A triangular prism produces a minimum angle of deviation of light rays through it when the angle of incidence of light rays onto the prism is 44 degrees. The minimum angle of deviation of the prism is 28 degrees. What is the apex angle of the prism? Answer to the nearest degree.
Let’s say that this is our prism, with unknown apex angle we’ll call 𝐴. That’s the angle we want to solve for. And to help us do it, we’re told that when a ray of light passes through this prism, the smallest possible angle of deviation of that ray, this angle here, is equal to 28 degrees. We’ll call this angle 𝛼 zero.
We’re told further that the angle of incidence of this ray, this angle right here, is equal to 44 degrees. And we’ll call this angle 𝜙 zero. Whenever we have a ray being deviated by a triangular prism with a minimum angle of deviation, like we have here, we can recall a mathematical relationship between these variables 𝜙 zero, 𝐴, and 𝛼 zero. This relationship, which only holds true at the minimum angle of deviation 𝛼 zero, states that the angle of incidence for that angle of deviation 𝜙 zero equals the minimum angle of deviation of a ray 𝛼 zero plus the apex angle of the prism 𝐴 all divided by two.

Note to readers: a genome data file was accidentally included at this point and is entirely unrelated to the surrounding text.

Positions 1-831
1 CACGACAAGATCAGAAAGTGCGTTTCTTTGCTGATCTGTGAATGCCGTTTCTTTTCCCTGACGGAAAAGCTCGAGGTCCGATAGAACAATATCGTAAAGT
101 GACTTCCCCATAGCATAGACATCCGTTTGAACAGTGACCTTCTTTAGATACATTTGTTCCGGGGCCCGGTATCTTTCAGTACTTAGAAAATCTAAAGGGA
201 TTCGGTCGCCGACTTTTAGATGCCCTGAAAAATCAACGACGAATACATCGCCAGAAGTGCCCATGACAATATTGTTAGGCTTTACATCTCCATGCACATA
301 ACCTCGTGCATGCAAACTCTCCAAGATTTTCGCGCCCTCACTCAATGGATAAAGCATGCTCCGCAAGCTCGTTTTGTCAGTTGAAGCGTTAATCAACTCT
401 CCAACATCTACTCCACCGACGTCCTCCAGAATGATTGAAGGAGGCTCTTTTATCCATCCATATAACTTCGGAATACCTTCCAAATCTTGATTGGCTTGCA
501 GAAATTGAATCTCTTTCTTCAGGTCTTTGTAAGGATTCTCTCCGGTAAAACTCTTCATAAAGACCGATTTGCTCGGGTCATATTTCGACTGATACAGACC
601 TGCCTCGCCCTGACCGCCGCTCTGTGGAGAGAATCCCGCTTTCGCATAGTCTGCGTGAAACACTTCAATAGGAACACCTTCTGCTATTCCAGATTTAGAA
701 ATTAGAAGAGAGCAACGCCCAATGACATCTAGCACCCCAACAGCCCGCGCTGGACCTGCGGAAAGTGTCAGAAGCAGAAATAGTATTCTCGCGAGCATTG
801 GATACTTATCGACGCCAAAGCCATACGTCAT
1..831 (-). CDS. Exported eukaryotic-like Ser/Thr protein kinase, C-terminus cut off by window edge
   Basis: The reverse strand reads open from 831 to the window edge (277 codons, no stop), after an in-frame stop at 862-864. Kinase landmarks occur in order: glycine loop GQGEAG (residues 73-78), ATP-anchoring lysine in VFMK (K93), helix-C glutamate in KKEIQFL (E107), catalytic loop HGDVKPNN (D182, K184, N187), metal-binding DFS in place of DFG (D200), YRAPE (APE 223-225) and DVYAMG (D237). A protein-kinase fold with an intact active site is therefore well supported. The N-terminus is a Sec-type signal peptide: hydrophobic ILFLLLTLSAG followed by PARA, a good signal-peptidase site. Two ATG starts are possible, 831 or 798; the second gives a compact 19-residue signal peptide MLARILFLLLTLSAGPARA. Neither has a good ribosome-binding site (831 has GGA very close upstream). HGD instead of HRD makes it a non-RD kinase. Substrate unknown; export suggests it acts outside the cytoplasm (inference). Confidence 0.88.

In our scenario, it’s not 𝜙 zero but rather 𝐴 that we want to solve for. So, to help us do that, let’s multiply both sides of this equation by two, canceling that factor out on the right. And then as a next step, we could subtract the minimum angle of deviation 𝛼 zero from both sides. On the right-hand side, 𝛼 zero minus 𝛼 zero adds up to zero, leaving us with this equation that two times 𝜙 zero minus 𝛼 zero equals the apex angle 𝐴. Note that we know the angles 𝜙 zero and 𝛼 zero. 𝜙 zero is given as 44 degrees, and 𝛼 zero is 28 degrees. 𝐴 equals two times 44 degrees, or 88 degrees, minus 28 degrees, which equals 60 degrees. This is the apex angle of the prism.